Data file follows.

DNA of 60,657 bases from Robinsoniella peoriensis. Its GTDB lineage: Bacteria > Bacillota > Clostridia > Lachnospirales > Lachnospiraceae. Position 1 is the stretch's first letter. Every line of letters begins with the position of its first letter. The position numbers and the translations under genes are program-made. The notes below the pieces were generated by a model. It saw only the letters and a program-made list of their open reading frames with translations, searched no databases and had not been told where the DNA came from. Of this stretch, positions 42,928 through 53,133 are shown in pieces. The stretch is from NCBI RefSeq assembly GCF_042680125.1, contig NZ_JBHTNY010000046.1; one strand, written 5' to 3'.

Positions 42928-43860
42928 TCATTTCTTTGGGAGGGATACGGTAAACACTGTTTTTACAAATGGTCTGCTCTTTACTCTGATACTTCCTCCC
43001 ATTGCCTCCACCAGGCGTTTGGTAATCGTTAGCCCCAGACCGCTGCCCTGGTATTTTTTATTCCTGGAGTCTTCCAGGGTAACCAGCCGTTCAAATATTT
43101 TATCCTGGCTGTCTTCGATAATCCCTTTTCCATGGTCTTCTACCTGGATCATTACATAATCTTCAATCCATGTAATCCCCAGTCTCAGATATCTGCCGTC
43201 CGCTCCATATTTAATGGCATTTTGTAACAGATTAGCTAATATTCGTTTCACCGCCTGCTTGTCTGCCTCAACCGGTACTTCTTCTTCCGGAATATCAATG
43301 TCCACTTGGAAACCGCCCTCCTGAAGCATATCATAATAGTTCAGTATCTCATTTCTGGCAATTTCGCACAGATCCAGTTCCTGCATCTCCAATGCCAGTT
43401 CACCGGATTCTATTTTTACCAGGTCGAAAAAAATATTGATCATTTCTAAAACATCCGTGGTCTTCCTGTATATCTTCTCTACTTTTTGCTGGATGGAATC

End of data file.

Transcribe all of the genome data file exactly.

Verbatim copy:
DNA of 60,657 bases from Robinsoniella peoriensis. Its GTDB lineage: Bacteria > Bacillota > Clostridia > Lachnospirales > Lachnospiraceae. Position 1 is the stretch's first letter. Every line of letters begins with the position of its first letter. The position numbers and the translations under genes are program-made. The notes below the pieces were generated by a model. It saw only the letters and a program-made list of their open reading frames with translations, searched no databases and had not been told where the DNA came from. Of this stretch, positions 42,928 through 53,133 are shown in pieces. The stretch is from NCBI RefSeq assembly GCF_042680125.1, contig NZ_JBHTNY010000046.1; one strand, written 5' to 3'.

Positions 42928-43860
42928 TCATTTCTTTGGGAGGGATACGGTAAACACTGTTTTTACAAATGGTCTGCTCTTTACTCTGATACTTCCTCCC
43001 ATTGCCTCCACCAGGCGTTTGGTAATCGTTAGCCCCAGACCGCTGCCCTGGTATTTTTTATTCCTGGAGTCTTCCAGGGTAACCAGCCGTTCAAATATTT
43101 TATCCTGGCTGTCTTCGATAATCCCTTTTCCATGGTCTTCTACCTGGATCATTACATAATCTTCAATCCATGTAATCCCCAGTCTCAGATATCTGCCGTC
43201 CGCTCCATATTTAATGGCATTTTGTAACAGATTAGCTAATATTCGTTTCACCGCCTGCTTGTCTGCCTCAACCGGTACTTCTTCTTCCGGAATATCAATG
43301 TCCACTTGGAAACCGCCCTCCTGAAGCATATCATAATAGTTCAGTATCTCATTTCTGGCAATTTCGCACAGATCCAGTTCCTGCATCTCCAATGCCAGTT
43401 CACCGGATTCTATTTTTACCAGGTCGAAAAAAATATTGATCATTTCTAAAACATCCGTGGTCTTCCTGTATATCTTCTCTACTTTTTGCTGGATGGAATC